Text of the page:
The Secret Agent
A conversation with James Corbett - 20th March 2013
In our latest conversation James and I took a sideways look at Joseph Conrad's 1907 novel The Secret Agent, which fictionalises the real story of Martial Bourdin. Bourdin officially became Britain's first suicide bomber in February 1894 when a bomb he was carrying exploded in the park near the Royal Greenwich Observatory. However, Bourdin categorically did not commit suicide and the anarchist movement he was involved with as well as the theories spawned by his death provide a fascinating context for analysing Conrad's novel.
James and I discussed how the anarchist movement of the late 19th and early 20th centuries was riddled with spies - indeed, Bourdin's brother-in-law was a police informant, leading to the theory that he had somehow set up Bourdin with the bomb. This is the version of events Conrad explored in his novel, and in broadly the same story portrayed in Hitchcock's film adaptation of The Secret Agent in Sabotage. We also discussed the legacy of Conrad's novel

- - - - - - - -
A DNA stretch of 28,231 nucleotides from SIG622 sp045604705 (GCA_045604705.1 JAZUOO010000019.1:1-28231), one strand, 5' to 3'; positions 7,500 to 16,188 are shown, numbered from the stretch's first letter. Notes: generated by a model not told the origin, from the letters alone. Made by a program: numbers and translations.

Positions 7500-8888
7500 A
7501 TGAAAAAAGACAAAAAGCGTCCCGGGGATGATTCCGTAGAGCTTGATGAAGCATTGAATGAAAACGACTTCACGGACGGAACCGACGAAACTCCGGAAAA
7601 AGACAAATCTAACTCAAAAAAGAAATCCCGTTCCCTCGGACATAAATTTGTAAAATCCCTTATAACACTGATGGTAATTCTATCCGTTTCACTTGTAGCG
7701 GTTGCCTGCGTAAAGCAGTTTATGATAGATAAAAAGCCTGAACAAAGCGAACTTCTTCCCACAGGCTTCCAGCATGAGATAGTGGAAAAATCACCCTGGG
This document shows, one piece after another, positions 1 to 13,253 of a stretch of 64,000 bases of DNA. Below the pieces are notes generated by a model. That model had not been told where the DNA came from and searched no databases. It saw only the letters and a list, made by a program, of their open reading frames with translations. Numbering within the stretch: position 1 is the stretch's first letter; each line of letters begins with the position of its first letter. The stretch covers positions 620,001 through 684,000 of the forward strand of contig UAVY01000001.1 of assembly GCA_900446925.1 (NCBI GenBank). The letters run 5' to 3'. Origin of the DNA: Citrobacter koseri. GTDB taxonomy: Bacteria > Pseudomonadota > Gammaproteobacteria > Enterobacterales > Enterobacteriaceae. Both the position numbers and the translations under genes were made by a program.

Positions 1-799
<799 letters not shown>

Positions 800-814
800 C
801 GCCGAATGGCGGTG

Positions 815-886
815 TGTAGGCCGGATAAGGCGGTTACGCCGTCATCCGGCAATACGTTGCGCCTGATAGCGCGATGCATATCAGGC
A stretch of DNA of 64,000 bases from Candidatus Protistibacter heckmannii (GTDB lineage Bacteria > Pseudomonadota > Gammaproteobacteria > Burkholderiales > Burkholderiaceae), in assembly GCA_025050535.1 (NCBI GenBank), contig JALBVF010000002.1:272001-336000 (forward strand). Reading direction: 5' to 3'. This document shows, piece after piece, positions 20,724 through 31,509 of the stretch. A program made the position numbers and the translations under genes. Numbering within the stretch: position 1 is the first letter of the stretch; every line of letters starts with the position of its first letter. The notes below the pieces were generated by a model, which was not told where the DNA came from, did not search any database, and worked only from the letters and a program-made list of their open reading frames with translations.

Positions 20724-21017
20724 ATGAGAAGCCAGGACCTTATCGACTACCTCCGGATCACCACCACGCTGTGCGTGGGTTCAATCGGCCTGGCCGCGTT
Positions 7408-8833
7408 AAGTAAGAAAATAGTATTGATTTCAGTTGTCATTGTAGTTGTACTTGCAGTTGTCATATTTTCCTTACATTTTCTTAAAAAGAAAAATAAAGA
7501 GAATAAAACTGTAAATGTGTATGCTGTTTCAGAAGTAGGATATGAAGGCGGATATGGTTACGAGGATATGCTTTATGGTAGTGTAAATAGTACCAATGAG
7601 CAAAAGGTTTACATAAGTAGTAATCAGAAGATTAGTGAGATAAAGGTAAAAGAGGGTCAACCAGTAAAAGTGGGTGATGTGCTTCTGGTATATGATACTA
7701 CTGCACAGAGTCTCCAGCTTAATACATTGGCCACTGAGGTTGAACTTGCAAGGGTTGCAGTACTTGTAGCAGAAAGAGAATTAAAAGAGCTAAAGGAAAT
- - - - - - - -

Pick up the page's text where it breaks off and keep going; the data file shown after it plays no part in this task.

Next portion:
This is a very broad and multi-dimensional conversation that I think makes for extremely interesting listening because there is certainly something in there for any student of literature, history, terrorism and spies.